Buyer agent commission controversy

buyer agent commission
Annual mean wage of Real Estate Brokers (infographic from bls.gov)

One of the hottest controversies in real estate that you have yet to hear about is who should pay buyer agent commissions. Agent commissions controversies have been around in one form or another for decades.  The commissions issue typically becomes front and center when the housing market is doing well.  This time, however, the buyer agent commission controversy is gaining steam and has the potential of changing (and possibly upending) residential real estate and online real estate platforms.

The debate is center in an anti-trust class action law suit filed against the National Association of Realtors and a number of major real estate brokerage brands.  As I reported last month, the law suit alleges that the defendants engaged in “anticompetitive practices.”  Among the alleged issues listed in the law suit, includes a “Buyer Broker Commission Rule” that requires buyer agent compensation for a home to be listed in the MLS. 

Regardless of how a listing agreement “structures” broker commissions, the perception and general acknowledgement is that the (buyer broker) buyer agent commission is paid by the seller.  The seller typically pays the listing broker a commission, which is shared if another broker represents the buyer.  This commission “pass-through” is responsible for the growth of online platforms selling home buyer leads and contacts.  It has also been responsible for the growth of real estate groups that act as “buyer mills,” which rely on high volume leads generated via online platforms and other means.  It can be argued that because of Buyer Broker Commission Rules, the billions of dollars that are generated and spent on home buyer leads (as well as buyer rebates) can be traced back to the home seller.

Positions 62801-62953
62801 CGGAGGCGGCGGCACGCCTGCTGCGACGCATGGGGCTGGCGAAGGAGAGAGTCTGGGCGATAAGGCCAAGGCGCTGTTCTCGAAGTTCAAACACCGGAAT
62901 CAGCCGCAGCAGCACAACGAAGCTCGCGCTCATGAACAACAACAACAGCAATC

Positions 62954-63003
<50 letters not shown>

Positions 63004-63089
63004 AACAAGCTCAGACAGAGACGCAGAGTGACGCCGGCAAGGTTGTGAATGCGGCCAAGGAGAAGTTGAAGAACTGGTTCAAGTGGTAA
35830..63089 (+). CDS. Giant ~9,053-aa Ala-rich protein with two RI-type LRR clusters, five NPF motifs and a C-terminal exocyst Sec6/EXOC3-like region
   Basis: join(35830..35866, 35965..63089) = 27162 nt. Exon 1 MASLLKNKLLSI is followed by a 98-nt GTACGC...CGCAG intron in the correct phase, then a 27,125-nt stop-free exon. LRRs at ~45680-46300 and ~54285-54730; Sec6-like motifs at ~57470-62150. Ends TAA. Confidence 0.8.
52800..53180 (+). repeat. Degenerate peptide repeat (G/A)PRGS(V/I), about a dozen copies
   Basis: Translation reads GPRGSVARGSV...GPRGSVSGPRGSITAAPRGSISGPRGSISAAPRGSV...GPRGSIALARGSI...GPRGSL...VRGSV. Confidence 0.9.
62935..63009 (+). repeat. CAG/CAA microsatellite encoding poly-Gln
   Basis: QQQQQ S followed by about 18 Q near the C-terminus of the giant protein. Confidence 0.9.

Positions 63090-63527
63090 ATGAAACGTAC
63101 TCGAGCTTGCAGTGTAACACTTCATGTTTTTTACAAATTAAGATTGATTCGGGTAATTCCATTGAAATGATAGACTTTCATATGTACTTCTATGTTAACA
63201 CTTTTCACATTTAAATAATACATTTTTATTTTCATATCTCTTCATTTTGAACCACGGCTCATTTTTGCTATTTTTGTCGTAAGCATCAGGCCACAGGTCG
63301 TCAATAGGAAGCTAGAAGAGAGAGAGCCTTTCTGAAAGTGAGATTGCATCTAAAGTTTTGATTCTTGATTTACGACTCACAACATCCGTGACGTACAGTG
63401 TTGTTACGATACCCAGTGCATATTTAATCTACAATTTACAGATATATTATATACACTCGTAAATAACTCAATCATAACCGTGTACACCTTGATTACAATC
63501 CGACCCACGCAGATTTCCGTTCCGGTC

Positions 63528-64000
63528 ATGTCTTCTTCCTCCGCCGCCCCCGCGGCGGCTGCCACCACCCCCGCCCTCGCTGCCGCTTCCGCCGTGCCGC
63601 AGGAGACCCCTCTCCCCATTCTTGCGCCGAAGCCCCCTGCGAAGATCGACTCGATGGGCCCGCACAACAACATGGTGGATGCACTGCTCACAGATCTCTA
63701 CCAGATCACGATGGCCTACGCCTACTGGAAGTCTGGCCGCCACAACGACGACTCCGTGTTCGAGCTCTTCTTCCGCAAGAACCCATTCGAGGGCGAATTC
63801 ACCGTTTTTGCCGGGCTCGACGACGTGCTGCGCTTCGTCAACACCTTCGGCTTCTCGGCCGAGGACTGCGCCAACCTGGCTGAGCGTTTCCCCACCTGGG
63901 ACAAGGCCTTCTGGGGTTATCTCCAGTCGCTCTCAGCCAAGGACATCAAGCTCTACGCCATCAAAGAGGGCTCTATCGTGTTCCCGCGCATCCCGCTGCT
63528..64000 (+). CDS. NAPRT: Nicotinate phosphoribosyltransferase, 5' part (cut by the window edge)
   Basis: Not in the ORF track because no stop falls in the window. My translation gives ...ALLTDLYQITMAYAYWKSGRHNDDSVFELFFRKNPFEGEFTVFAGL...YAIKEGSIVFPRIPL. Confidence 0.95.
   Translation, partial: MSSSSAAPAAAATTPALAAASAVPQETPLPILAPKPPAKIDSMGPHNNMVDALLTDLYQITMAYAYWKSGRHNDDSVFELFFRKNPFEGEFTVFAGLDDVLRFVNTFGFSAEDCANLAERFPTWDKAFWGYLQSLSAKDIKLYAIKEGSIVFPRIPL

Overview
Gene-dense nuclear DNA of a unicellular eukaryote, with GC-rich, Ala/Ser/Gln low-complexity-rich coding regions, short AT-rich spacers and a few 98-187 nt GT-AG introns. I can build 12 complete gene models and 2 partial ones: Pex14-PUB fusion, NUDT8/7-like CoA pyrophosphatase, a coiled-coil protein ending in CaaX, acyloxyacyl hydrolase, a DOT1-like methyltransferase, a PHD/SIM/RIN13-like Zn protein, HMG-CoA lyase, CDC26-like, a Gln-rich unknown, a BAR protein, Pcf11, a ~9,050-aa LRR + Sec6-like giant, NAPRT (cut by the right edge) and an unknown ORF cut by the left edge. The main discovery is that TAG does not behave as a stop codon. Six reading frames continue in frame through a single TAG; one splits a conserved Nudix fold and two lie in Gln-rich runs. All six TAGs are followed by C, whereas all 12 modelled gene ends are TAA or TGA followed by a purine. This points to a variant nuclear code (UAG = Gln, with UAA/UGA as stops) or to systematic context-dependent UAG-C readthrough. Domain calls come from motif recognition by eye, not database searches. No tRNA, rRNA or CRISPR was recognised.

Home sellers are not the only victims.  A study conducted by Joachim Zietz and Bobby Newsome (A Note on Buyer’s Agent Commission and Sale Price; The Journal of Real Estate Research; 2001, Vol.21 No.3 p.245-254) revealed that buyer agent commissions had a positive effect on home sale price, but only on lower-priced homes.  The conclusions suggested that buyer agents “do not act in the best interest of their clients because of the institutional structure of sales commissions.

Is it possible that the MLS perpetuates steering and anticompetitive behavior?  A recent study by Barwick, Pathak and Wong (Conflicts of Interest and Steering in Residential Brokerage; American Economic Journal; 2017, Vol.9 No.3 p.191-222) has shocking conclusions that resonates with those who are wary of the residential real estate industry.  The study pointed out that real estate commissions are higher the US than other industrialized countries.  The authors concluded, “Properties listed with lower commission rates experience less favorable transaction outcomes…they are 5% less likely to sell and take 12% longer to sell. These adverse outcomes reflect decreased willingness of buyers’ agents to intermediate low commission properties (steering)…”  They “provide empirical support for regulatory concerns” because the data indicates buyer agents will steer their clients towards homes paying higher commission.

Home sellers can learn from home builders about marketing and agent compensation.  Home builders figured out buyer broker commissions a long time ago.  They will not pay advertised compensation to buyer brokers who don’t show up with their clients.  And during hot markets, they pay a modest referral fee in lieu of commission. 

All things considered, the issue of buyer broker commission is a complex issue that depends on multiple factors, including market conditions.  However, increasing awareness is inventing new business models and lower buyer broker compensation expectations. 

Original located at https://dankrell.com/blog/2019/05/24/buyer-agent-commission-controversy

By Dan Krell
Copyright © 2019

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Disclaimer. This article is not intended to provide nor should it be relied upon for legal and financial advice. Readers should not rely solely on the information contained herein, as it does not purport to be comprehensive or render specific advice. Readers should consult with an attorney regarding local real estate laws and customs as they vary by state and jurisdiction. Using this article without permission is a violation of copyright laws.

Mixed housing stats